We explain what a domain on the Internet is, the types there are and how it is composed. Also, how it works and some examples.
What is an Internet domain?
The unique name with which a Web page or a Web site is identified , within the vast sea of the Network, is known as the Internet domain.
Since the Internet pages , as well as all the network information , are really not in cyberspace but on a real server somewhere in the world, the system has a series of IP addresses to locate where you should look for what data . But since such addresses are difficult to memorize, we use a domain name (and a name system, such as DNS) to replace those addresses.
So, if you do not use this method of substitutions, to access portals as famous as the Google online search engine, you should enter the IP address http://184.108.40.206/ instead of simply typing http://google.com, Your domain name On the other hand, the same IP address can be shared between several domains , so it would be an inaccurate location method.
Domain names often reflect the nature of the site to visit and are often customizable, marketable or private . In addition, they consist of a series of abbreviations that often reveal information about the Web page you are trying to enter, such as your country, your affiliation, etc.
There are, thus, two types of Internet domain:
- Top Level Territorial Domains ( ccTLD ) . Those who distinguish between countries where the information is located or to whom the website belongs. For example: those ending in .ve (Venezuela), .ar (Argentina) or .cl (Chile).
- Generic First Level Domains ( gTLD ) . These are commercial generic domains, which can be bought and sold without national implications of any kind, such as .com, .net, .org.
How do you compose a domain on the Internet?
Internet domains can be alphanumeric, that is, composed of letters and numbers, in a specific and specific sequence. This name can be divided into:
- Organization name . The specific name of the company , person or organization of any type we are looking for, such as Google .
- Type of organization . You can distinguish between commercial (.com), telecommunications (.net network ), organizational (.org), government (.gob), etc. pages.
URL address and domain name
The domain name is not the same as the URL that appears in our browser when we enter a website. The domain name is the “title” of the visited page or service (for example, http://google.com), while the URL (acronym for Uniform Resource Locator , that is, Uniform Resource Locator ) is the entry that we must provide to the browser to take us to the appropriate domain (for example: http://www.google.com). In the example provided they are very similar, but it may be the case that they are radically different.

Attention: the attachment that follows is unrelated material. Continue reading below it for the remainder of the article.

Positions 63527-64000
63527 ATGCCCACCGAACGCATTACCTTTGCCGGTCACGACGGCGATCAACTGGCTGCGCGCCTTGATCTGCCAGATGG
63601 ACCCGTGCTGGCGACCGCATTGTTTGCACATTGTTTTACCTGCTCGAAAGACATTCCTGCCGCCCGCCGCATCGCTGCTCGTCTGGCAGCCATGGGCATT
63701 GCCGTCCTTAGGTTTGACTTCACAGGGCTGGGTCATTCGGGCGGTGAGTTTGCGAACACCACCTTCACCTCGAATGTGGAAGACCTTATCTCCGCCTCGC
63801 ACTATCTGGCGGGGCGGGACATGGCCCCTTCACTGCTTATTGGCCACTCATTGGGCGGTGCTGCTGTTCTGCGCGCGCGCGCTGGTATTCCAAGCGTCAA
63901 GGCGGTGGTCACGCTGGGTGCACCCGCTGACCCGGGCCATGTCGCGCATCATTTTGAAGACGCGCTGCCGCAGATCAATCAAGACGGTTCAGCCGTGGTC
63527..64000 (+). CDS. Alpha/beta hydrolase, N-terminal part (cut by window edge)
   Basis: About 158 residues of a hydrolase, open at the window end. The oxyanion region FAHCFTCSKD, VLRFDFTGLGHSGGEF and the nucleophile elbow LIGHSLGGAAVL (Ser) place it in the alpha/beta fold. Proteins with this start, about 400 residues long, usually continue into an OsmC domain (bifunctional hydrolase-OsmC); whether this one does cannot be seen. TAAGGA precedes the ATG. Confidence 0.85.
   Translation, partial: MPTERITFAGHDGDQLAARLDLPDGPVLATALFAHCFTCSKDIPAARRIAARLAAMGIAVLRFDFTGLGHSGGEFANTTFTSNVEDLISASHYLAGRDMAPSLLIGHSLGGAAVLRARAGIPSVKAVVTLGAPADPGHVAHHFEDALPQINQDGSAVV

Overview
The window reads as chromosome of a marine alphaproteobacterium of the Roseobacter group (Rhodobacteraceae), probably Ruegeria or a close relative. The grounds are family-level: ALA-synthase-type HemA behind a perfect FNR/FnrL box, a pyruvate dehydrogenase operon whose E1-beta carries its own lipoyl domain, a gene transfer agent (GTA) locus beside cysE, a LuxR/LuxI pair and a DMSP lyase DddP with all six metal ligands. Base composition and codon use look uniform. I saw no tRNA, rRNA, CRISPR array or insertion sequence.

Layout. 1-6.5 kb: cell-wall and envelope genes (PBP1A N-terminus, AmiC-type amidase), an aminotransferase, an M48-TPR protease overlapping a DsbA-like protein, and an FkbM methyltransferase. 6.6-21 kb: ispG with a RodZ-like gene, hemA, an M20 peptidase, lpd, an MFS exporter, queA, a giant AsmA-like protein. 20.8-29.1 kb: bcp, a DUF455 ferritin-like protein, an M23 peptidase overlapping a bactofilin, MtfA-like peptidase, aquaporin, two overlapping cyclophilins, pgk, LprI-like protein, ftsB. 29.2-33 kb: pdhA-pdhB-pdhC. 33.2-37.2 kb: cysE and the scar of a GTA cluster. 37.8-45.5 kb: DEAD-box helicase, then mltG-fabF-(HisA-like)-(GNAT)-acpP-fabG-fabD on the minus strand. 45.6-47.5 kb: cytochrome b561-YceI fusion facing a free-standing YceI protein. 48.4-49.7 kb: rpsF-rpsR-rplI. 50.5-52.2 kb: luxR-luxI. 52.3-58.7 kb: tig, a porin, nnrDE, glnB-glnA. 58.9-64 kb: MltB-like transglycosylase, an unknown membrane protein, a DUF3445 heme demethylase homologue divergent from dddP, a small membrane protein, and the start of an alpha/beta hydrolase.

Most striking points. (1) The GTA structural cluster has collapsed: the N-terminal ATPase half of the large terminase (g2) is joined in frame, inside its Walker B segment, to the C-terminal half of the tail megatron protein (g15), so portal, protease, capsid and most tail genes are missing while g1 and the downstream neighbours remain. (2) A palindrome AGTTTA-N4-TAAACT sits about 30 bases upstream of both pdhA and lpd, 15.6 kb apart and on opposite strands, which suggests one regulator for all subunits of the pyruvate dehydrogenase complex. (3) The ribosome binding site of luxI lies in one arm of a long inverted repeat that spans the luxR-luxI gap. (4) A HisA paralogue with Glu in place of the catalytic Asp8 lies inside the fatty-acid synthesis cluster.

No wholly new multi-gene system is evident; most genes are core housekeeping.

How does a domain on the Internet work?
The domains operate as soon as an Internet user enters the URL corresponding to the domain of the desired page in their browser .
Instead of entering the IP number, enter a sequence of letters, for example, http://www.google.com and your browser will link that name with the digital path to the information , contained in a web server or several.
Thus, a series of search instructions and request for information is initiated with a simple phrase that in a few seconds presents the desired Web Page to the user . These domains are contained in a kind of indexes, called DNS, that allow to speed up the process .
Internet domain examples
Some examples of specific domains on the Internet are the following:
- .net for networks and telecommunications (network).
- . com for commercial initiatives.
- . info for informational or dissemination networks
- . edu for educational portals
- .tv for portals that have to do with television .
- .es for sites linked to Spain.
- . br for sites linked to Brazil.
- .mx for sites linked to Mexico.
- . php for dynamic content using hypertext preprocessor.